Saturday, April 23, 2016

Ms. Schwartz's Class Celebrates Earth Day

Today Ms. Schwartz's 3rd grade class visited the garden. We discussed some ways people could help the earth such as recycling, growing our own food and using reusable cups and plates.  We also discussed the Three Sisters theme garden that the 3rd grade is planting. This type of garden was planted by many Native Americans in our country and contains corn, beans and squash. The kids then chose between three areas to work-drawing pictures for a class Earth Day book, planting seeds in the Three Sisters' Garden or assembling a salad. The salad contained sugar snap peas and other vegetables. The children could chose three types of dressing-lemon olive oil, lemon juice or olive oil. The lemon olive oil dressing was the most popular. Sugar snap peas are the Vegetable of the Month at Marquez! Thanks to Yasmine Stutz for assisting today.

Preparing the sugar snap peas

Planting seeds in the Three Sisters Garden

Friday, April 22, 2016

Ms. Gardner's Class Makes a Salad and Transplants Seedlings

This week Ms. Gardner's class made a salad with lettuce, sugar snap peas, carrots and avocado. Sugar snap peas are the Marquez vegetable of the month. Thanks to Mele Liss for donating the peas.

The students planted seeds in a Grow Light garden six weeks ago and the seedlings have taken off. Today we transplanted some of the seedlings in the room's raised bed. We purchased the table top garden from Gardeners Supply Company.
These seedlings are ready to transplant!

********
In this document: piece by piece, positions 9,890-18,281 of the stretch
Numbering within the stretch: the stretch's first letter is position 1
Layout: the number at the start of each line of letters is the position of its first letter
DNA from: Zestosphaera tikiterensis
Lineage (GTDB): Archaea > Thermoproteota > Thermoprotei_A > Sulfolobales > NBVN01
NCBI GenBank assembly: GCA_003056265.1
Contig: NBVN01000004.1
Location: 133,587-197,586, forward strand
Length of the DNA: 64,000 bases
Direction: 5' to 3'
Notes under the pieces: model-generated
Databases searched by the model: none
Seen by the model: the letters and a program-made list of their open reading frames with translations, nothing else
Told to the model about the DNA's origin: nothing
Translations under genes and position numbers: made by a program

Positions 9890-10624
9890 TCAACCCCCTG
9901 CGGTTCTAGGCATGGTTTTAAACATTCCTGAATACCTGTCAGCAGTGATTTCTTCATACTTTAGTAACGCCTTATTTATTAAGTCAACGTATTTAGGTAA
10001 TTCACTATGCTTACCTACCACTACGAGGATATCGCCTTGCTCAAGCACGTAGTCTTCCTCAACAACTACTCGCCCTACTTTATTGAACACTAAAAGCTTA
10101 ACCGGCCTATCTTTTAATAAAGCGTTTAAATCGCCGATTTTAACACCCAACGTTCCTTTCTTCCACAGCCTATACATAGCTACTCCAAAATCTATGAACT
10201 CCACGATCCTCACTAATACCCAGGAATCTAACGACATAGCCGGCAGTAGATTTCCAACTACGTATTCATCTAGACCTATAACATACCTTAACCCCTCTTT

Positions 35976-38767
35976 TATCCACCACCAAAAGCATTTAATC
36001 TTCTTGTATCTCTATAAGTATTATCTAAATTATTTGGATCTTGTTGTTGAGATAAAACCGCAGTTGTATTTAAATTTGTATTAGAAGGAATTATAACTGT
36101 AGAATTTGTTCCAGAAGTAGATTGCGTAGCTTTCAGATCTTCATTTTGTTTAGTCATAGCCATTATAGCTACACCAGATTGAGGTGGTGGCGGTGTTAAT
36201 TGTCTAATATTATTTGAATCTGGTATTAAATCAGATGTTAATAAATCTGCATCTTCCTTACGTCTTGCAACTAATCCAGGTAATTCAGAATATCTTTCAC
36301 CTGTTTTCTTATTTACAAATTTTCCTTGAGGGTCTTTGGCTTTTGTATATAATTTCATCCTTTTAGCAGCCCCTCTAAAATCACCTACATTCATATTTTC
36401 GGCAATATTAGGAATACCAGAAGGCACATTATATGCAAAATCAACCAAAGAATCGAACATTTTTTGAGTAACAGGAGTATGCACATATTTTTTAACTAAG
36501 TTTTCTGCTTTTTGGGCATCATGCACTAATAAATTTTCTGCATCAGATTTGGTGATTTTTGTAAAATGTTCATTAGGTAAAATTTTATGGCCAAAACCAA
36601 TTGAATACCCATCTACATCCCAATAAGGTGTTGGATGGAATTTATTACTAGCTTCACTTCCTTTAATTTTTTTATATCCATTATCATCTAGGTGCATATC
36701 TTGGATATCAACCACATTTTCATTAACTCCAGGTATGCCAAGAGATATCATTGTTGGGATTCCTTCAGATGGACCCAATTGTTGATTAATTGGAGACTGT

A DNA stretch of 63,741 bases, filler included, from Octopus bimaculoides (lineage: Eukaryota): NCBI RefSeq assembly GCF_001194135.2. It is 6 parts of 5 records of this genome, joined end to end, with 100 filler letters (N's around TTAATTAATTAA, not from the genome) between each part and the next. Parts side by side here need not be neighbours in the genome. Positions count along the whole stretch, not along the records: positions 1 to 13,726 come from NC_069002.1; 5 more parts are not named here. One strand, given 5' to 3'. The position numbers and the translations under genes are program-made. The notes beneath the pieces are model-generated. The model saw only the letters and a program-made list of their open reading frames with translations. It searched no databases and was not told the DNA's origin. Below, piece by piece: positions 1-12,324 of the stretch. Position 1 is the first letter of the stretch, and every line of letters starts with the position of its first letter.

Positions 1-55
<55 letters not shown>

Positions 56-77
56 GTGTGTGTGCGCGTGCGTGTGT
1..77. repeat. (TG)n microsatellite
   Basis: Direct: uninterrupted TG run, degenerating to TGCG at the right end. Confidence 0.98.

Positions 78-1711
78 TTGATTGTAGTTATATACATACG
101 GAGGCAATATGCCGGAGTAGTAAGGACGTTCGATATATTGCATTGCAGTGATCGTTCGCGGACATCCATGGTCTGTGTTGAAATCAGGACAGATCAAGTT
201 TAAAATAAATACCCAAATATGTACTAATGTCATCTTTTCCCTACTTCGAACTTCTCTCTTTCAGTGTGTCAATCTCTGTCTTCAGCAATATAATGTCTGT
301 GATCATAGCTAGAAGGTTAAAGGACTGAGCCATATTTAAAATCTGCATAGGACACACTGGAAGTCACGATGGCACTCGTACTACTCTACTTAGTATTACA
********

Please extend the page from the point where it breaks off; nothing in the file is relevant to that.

Thursday, April 21, 2016

Thanks to Dirty Girl Landcare

Thanks to Dirty Girl for Transplanting our Roses!

On Thursday Dirty Girl Landcare volunteered their employees to transplant the roses from the front of schoo. LAUSD will be replanting the area. The iceberg roses are now in front of the Marquez rainbow and the others are in the edible garden flower bed. 

Ms. Bihari's Class Eats a Salad with Peas and More!

Ms. Bihari's class celebrated the veggie of the month, the sugar snap pea, by eating a colorful salad with peas, carrots and red grapes. Several of the students harvested lettuce, peas and beans from the class bed. They were able to take home peas and lettuce from the bed if they wished.

We also discussed the three sisters gardens planted by many Native American tribes. The class will be planting this in their raised bed. This garden containing corn, beans and squash was planted by the Navajo which the class is now studying.  Thanks to Mrs. Wahlig for assisting.

Harvesting peas and lettuce

Sugar snap peas!

Monday, April 18, 2016

Ms. Farrell's Class Harvests, Plants and makes a Salad

Today Ms. Farrell's students harvested, ate a pasta salad with vegetables and learned about the Three Sister's Garden.  They harvested yellow, green and purple beans from their bed before planting corn and bean seeds.

In class we discussed that many Native Americans from different tribes had Three Sisters Gardens composed of corn, beans and squash. In fact today they had started their study of the Navajo and read that they had such a garden!  The class had planted beans and squash earlier in the year and they planted corn and more beans today.

The students prepared ingredients for a pasta salad with the help of Grandma Linda and Grandma Karen. Ms. Farrell made the dressing. They then chose which ingredients they wanted from: rotini pasta, chopped carrots, chopped beans, sugar snap peas, feta cheese and lemon olive oil dressing.  We used reusable plates and utensils and discussed the meaning of reusable. The children enjoyed the salad so much that they had several helpings!

Thanks to Amanda Keston for purchasing the sugar snap peas and thanks to Grandma Linda and Grandma Karen for helping!

Chopped beans

Chopped carrots
Pasta salad on reusable plate from IKEA.

Ms. Yoshida's Class Harvests, Eats a Salad and Plants

Today Ms. Yoshida's students harvested, planted and ate a colorful salad. They harvested peas, beets and carrots from the Peter Rabbit Garden. The carrots were yellow, purple and white as well as orange. A few crooked carrots had grown around each other since they had not been thinned.